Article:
All dogs need a complete and balanced diet to thrive. They require about 40 essential nutrients in the right form and amount to deliver complete nutrition. Water is the most vital nutrient for life. It is required for your dog’s digestion and regulating their body temperature so make sure they always have access to clean water. Protein, fat and carbohydrates are essential components of your dog’s nutrition and help supply them with the energy and nutrition they need for a healthy life. Finding the right diet for your dog depends on their age, breed, neutered status and lifestyle.
If you have adopted a puppy, note that they have different nutritional needs from adult dogs. Puppy growth is fast in the first few months. They need a balanced diet of specific nutrients: fats, proteins, minerals, amino acids, and vitamins. Calcium and phosphorus are also essential nutrients for puppies to form healthy bones and teeth.
Puppies are sensitive to smells and textures but have a less well-developed sense of taste. If you’re feeding your puppy kibble - texture, shape and size suitable for your puppy’s size help make it more palatable to them. Puppies also have sensitive digestive systems, so make sure to feed them safe, high-quality food to avoid stomach upsets. It’s also best to split their recommended food portion into small meals throughout the day. Royal Canin’s feeding guide recommends the following:
Small breeds: up to 4 months - 3 meals a day, 4-10 months – 2 meals a day
Medium breeds: up to 6 months – 3 meals a day, 6-12 months – 2 meals a day
Large or Giant breeds: up to 6 months – 3 meals a day, 6-15 months 2 meals a day
Switching to an adult diet too early can alter a puppy’s development and have negative long-term effects that carry on into adulthood. Monitor your puppy’s healthy growth to determine if your puppy is on track with its ideal weight and help identify potential nutritional or health problems earlier, facilitating intervention before a puppy’s health is compromised.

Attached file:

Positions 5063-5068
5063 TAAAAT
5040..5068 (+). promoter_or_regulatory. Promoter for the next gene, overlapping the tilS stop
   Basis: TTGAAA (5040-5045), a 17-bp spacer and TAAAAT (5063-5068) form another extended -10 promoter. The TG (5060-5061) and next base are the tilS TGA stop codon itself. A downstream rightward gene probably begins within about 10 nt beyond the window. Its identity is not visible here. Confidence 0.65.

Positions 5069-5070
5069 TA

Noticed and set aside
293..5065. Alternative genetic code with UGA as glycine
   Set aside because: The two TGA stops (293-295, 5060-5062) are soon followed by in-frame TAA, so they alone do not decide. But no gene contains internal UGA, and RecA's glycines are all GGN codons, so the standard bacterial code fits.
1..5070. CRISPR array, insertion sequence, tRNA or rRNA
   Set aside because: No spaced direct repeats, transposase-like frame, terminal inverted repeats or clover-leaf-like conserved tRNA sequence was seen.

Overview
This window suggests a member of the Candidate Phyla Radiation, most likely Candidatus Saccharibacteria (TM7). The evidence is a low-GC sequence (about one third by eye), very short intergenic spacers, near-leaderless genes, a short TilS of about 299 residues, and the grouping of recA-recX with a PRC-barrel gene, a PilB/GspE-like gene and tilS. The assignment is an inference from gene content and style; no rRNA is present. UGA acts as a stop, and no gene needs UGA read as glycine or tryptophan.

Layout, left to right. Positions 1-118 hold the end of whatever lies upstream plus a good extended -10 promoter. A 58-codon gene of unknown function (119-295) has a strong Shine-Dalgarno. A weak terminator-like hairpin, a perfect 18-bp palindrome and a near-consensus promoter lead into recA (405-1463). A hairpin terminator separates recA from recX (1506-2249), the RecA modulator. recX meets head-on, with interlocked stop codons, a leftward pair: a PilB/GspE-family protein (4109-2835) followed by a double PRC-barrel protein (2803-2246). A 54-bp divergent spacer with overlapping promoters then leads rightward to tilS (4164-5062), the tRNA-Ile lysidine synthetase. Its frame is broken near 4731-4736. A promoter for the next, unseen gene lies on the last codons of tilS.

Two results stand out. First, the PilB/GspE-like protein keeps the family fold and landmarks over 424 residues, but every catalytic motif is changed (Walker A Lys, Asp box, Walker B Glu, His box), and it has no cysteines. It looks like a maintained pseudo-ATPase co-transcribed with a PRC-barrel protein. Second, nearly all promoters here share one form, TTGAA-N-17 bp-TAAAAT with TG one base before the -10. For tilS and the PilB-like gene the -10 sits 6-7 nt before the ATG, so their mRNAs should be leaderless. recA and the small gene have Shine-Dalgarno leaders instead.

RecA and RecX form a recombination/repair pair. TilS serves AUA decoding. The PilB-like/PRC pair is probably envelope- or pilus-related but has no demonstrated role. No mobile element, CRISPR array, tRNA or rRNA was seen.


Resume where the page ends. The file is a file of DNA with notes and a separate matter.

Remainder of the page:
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Dogs reach full growth at around one to two years, depending on the breed. Small dog breeds mature faster than large breed dogs like Labrador Retrievers. If your dog is transitioning from puppy to adult dog food, consult your vet for the required nutrition, feeding amount and schedule based on your dog’s breed and ideal weight. Experts recommend mixing the puppy food and adult food with a 75%-25% ratio, gradually increasing to 50% each food, 75-25 adult and puppy food until fully transitioning to adult food.
Large breeds and very active dogs will eat larger quantities. Most dogs do not limit their intake if offered excess food so be sure to weigh out portions carefully and feed in one or two meals per day. There is an upward trend in pet obesity, so make sure you understand and monitor your pet’s ideal weight.
Every dog is different, but they are generally considered a senior dog when they are in the last 25% of their expected lifespan. At this life stage, it is common for dogs to show physical signs of ageing and behavioural changes. Their nutritional needs will change too, and you may need to transition to a senior diet. Dogs at this stage may also develop health conditions like kidney disease, osteoarthritis and dental issues and need specific diets based on their medical needs. Reducing calorie intake, avoiding nutrient excess, and carefully controlling food portions may help reduce the risk of them becoming overweight or obese. Consult your veterinarian for a specific diet to meet your senior dog’s unique needs.